Climate change is real, man-made and happening, and tackling it is one of the greatest challenges facing Britain and the world today. All of the forecasts say that over the coming years and decades, we are looking at more extreme weather, with more severe droughts, and more severe flooding.
The last Labour government led the world with our Climate Change Act, committing the UK to legally binding emissions reduction targets, building consensus around action at home and abroad. Britain’s new technology and energy industries put us at the cutting edge of innovation in exciting new technologies like carbon capture and storage, offshore wind and tidal energy. But our competitive edge is being eroded under David Cameron’s Government. Since 2010, investment in large clean energy projects has fallen and we are investing less than half the amount we need to each year to meet our emissions targets.
Despite David Cameron’s promise that his would be the ‘greenest government ever’, he has prioritised shale gas while deterring investment in low-carbon energy; shackled the Green Investment Bank by denying it borrowing powers; weakened the Energy Companies Obligation (ECO) on energy efficiency; and appointed a climate change sceptic as Environment Secretary.
The Tories believe there is a trade-off between protecting British jobs and tackling climate change, but they are wrong. The global market for green technology is currently worth £3.4 trillion a year and growing, and countries that move first will become world leaders.
Labour is committed to ensuring the UK wins the race to create and sell solutions which enable the transition to a low carbon global economy, creating one million additional high technology jobs by 2025. That means making Britain the most attractive place in the world to invest in low-carbon technologies, by setting a legal target to remove the carbon from our electricity supply by 2030 and developing an active industrial strategy for the green economy. We will unshackle the Green Investment Bank and give it borrowing powers so it can invest in the technologies and industries of the future.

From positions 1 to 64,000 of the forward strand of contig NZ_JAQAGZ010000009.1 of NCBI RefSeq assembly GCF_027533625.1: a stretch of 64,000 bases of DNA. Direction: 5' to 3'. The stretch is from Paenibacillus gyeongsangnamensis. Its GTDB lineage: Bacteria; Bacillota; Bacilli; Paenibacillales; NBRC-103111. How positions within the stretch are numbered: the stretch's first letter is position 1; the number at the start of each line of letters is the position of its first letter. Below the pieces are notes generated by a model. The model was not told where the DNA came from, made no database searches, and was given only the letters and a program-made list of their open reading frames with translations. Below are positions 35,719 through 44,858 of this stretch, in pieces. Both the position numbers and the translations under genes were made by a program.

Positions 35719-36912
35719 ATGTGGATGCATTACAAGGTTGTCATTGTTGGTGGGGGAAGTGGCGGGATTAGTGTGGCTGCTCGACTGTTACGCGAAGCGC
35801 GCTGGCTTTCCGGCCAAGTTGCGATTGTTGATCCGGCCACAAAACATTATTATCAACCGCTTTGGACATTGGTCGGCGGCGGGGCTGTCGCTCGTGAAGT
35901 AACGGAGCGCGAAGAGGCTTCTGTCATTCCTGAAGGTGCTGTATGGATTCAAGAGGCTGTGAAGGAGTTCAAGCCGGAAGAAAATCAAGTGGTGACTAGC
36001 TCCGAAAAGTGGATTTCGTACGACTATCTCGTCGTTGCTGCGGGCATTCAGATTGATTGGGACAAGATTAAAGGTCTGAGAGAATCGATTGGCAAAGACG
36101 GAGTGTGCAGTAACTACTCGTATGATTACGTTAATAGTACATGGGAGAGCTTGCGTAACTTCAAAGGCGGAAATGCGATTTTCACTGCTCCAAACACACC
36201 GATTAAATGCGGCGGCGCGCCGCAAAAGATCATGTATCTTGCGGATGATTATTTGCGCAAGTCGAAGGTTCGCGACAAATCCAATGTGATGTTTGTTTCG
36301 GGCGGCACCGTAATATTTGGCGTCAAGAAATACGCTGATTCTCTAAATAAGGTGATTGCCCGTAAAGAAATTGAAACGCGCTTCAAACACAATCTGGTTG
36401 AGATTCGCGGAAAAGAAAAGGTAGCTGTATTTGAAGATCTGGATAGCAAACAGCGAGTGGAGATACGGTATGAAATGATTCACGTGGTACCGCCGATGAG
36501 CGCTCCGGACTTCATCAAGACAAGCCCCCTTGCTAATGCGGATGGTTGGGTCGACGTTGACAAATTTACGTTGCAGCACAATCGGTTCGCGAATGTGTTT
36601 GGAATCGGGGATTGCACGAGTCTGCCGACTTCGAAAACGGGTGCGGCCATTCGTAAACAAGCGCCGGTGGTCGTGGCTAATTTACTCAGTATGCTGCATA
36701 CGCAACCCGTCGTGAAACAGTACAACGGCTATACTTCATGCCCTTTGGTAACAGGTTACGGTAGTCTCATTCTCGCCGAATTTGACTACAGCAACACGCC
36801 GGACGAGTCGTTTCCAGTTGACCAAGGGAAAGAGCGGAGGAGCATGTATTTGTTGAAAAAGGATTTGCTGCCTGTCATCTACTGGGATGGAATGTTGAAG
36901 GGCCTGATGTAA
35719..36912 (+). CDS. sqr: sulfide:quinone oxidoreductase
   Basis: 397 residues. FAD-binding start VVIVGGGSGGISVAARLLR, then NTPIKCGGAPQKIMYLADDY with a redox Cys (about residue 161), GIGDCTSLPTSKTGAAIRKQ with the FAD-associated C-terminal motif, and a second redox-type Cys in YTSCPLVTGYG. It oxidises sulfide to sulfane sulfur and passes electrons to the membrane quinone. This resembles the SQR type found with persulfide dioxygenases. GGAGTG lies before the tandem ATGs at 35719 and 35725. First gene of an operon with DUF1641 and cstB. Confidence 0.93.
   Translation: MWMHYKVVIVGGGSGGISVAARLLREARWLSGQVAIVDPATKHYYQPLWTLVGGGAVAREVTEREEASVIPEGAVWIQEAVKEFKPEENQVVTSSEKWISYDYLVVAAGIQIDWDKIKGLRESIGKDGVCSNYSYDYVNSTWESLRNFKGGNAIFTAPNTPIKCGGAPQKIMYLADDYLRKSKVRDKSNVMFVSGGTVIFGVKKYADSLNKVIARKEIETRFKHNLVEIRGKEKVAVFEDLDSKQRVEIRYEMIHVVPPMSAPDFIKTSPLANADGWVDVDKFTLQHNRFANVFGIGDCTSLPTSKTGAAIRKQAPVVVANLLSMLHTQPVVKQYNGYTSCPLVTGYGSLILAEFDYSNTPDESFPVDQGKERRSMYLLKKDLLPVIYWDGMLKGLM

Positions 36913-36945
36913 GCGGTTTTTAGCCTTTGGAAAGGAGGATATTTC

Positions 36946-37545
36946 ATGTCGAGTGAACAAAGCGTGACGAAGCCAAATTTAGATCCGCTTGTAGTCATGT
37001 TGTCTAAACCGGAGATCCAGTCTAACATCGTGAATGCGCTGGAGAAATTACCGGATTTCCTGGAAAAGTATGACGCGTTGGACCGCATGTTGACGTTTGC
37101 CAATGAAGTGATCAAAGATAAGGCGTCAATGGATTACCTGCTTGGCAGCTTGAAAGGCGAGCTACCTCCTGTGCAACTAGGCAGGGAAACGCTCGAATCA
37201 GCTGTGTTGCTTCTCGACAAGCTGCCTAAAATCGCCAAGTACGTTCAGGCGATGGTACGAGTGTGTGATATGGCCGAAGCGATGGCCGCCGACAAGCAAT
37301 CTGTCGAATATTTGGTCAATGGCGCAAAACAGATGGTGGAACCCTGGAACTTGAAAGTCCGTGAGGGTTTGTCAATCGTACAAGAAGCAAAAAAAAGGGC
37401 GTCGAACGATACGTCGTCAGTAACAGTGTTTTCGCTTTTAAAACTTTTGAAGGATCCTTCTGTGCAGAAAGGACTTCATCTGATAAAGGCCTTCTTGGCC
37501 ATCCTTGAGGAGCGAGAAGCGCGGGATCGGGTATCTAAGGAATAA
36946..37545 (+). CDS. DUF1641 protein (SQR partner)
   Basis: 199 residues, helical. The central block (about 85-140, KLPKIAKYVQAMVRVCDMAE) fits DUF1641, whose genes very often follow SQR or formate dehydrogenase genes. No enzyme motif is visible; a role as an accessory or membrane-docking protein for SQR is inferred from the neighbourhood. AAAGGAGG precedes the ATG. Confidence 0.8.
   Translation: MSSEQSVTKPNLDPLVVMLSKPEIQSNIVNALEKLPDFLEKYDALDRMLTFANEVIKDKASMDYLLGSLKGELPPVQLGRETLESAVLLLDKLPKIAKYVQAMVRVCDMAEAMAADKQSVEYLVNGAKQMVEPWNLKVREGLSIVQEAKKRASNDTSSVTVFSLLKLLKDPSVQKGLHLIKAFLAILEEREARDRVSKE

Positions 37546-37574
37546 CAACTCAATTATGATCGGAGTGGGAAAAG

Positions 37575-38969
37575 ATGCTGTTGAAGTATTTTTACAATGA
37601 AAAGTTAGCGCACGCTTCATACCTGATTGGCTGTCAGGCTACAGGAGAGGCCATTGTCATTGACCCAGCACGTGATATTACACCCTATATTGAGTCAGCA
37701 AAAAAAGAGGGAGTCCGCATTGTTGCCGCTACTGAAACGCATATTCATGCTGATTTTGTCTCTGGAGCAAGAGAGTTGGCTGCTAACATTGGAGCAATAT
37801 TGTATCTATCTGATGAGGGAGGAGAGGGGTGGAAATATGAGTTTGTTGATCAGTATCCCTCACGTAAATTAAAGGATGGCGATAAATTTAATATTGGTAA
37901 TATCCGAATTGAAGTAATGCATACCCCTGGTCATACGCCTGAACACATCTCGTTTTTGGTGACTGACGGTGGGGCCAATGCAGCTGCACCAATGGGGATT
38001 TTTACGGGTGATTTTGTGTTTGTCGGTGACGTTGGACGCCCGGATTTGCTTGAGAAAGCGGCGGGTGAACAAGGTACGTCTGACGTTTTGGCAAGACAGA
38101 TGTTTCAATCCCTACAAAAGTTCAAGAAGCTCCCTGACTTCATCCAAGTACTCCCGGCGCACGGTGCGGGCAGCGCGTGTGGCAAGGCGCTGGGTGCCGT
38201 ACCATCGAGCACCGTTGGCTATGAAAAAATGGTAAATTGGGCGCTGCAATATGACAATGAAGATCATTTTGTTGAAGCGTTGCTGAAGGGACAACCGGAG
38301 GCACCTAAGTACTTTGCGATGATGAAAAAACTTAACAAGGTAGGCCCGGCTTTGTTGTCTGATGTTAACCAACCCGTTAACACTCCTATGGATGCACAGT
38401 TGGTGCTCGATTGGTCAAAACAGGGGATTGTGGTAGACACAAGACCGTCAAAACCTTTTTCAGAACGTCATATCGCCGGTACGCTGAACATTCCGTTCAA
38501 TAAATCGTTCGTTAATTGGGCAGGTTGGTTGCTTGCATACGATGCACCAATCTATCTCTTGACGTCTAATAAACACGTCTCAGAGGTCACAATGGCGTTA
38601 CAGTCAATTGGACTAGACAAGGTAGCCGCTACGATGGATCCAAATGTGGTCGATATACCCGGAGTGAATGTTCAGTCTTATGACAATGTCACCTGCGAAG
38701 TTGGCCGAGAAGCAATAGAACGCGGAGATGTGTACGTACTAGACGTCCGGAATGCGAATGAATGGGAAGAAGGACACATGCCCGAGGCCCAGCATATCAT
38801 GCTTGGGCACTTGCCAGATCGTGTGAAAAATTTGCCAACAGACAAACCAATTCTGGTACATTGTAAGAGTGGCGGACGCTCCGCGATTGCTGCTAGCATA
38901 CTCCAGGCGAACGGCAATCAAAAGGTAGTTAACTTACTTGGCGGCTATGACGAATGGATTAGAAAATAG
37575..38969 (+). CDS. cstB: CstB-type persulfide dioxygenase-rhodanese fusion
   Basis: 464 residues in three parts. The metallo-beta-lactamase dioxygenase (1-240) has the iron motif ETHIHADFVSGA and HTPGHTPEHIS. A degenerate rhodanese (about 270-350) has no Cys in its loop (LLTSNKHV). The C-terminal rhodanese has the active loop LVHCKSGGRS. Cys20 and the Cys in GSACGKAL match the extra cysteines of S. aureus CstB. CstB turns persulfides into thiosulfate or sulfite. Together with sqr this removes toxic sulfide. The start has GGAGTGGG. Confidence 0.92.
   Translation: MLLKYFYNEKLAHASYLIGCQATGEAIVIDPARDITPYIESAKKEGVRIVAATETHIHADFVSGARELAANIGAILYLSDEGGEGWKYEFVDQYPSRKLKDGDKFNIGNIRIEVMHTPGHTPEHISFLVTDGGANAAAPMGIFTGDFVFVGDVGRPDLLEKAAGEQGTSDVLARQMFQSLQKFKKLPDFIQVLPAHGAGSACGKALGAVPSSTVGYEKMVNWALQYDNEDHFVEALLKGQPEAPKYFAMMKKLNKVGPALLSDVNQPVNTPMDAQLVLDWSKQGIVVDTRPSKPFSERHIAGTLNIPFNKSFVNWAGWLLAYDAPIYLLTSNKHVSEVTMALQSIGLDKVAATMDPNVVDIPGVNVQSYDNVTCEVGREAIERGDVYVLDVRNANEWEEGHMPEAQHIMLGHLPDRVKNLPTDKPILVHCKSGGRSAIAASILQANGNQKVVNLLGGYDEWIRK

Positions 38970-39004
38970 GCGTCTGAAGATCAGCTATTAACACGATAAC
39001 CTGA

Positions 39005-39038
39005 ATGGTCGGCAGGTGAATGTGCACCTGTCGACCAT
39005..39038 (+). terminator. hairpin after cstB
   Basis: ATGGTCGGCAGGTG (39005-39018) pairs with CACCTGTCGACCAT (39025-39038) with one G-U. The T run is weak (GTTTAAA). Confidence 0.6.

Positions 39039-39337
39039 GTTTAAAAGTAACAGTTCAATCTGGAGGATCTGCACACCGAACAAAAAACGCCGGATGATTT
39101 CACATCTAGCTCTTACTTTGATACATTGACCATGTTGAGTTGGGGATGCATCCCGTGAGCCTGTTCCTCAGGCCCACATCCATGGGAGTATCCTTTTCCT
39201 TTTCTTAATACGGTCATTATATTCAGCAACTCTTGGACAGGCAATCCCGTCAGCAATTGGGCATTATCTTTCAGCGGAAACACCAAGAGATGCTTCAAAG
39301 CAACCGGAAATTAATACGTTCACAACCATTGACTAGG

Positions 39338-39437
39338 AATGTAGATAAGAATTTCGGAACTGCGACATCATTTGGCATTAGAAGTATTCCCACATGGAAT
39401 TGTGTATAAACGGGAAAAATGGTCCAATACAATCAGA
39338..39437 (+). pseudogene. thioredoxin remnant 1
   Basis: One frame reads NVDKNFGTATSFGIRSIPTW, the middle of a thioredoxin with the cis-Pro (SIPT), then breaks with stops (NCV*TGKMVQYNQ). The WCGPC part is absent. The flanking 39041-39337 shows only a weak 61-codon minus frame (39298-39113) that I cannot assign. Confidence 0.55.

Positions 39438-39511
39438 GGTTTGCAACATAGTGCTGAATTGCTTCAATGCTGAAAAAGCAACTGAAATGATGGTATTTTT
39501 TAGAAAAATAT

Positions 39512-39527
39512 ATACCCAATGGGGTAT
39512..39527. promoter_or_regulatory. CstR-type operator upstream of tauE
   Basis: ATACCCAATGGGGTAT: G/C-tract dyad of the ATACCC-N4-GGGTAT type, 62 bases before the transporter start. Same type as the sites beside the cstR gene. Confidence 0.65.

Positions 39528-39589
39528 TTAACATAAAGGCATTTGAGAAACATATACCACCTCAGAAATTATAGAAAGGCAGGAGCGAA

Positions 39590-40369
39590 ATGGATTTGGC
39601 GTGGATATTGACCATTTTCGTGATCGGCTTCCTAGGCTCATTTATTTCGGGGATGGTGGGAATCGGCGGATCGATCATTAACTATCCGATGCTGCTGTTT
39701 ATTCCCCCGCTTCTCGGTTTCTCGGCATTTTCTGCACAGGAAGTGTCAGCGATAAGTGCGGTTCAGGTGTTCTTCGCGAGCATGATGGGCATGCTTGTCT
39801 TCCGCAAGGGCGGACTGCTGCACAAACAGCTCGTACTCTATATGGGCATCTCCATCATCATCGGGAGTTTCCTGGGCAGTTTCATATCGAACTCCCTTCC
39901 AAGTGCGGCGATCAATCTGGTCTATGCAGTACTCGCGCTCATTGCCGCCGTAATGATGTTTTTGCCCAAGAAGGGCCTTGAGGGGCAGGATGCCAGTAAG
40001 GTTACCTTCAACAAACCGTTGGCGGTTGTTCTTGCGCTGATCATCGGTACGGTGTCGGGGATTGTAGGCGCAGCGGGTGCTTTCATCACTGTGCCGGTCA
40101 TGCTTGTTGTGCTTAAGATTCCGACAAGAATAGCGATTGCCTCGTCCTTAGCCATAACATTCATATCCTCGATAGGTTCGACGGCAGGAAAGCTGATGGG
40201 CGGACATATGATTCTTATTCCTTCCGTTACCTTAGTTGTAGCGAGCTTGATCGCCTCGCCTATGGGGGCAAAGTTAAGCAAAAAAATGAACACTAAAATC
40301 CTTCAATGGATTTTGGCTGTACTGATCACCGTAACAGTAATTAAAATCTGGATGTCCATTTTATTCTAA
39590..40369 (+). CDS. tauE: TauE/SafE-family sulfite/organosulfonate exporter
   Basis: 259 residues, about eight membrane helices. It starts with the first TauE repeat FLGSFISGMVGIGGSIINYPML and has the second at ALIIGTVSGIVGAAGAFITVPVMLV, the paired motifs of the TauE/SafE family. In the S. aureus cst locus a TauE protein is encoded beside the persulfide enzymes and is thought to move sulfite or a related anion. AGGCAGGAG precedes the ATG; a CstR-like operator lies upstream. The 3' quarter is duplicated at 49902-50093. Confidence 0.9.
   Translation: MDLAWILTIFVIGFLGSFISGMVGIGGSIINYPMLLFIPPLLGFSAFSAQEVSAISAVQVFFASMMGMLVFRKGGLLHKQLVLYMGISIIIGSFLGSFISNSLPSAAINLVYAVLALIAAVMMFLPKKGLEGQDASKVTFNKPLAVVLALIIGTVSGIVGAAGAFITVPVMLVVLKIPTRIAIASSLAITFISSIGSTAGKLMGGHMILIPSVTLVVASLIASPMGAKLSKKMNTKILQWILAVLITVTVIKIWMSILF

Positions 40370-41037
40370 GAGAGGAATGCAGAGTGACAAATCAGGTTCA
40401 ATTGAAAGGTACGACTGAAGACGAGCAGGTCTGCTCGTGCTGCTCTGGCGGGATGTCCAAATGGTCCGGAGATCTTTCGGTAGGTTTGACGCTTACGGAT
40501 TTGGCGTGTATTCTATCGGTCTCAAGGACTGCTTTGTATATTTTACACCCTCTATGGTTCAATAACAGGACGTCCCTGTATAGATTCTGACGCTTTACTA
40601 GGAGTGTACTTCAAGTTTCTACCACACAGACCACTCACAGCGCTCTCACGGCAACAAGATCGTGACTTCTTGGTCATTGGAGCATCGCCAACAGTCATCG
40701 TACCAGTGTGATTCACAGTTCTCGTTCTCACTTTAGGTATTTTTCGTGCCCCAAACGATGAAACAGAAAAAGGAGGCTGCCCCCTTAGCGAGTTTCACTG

Our plan is to adapt our homes, businesses and infrastructure to reduce carbon emissions and build resilience to the effects of climate change. So we will insulate 5 million homes over the next ten years, reducing households’ energy bills, making homes warmer and cutting carbon emissions. To do this, we will devolve the delivery of energy efficiency to city-regions, local authorities and communities. And to improve our resilience, we are looking at how we can prioritise upfront investment such as flood protection.
Climate change is a global issue that requires global action. By providing international leadership, through the EU and globally, the UK can help to ensure an effective and enforceable agreement to cut global carbon emissions is in effect by 2020. So Labour will support an ambitious, legally-binding international agreement on climate change at the Paris Conference in 2015.
If you would like to share your ideas to reduce carbon emissions, build our resilience to climate change and seize the opportunities that green technologies present, please make a submission to our Living Standards and Sustainability Policy Commission.
Regarding the separate issue of Britain’s independent nuclear deterrent, the Labour Party believes in working toward a world free of nuclear weapons. That’s why, in government, we reduced the number of deployed missiles and warheads on British Vanguard submarines, and took a lead internationally on global anti-proliferation. A Labour government would work with the United States and other allies for multilateral disarmament, and to advance the objective of ‘Global Zero’. The non-proliferation conference in 2015 will be a key moment to make progress on global disarmament and anti-proliferation, and we want to make the most of this opportunity.
The nuclear deterrent is an issue which evokes passionate views on all sides, but we believe that now is not the time for unilateralism. As long as we live in an uncertain world in which other nations possess nuclear weapons and nuclear proliferation remains a deep concern, it is right that the UK retains its own deterrent, while seeking multilateral commitments to disarmament and anti-proliferation.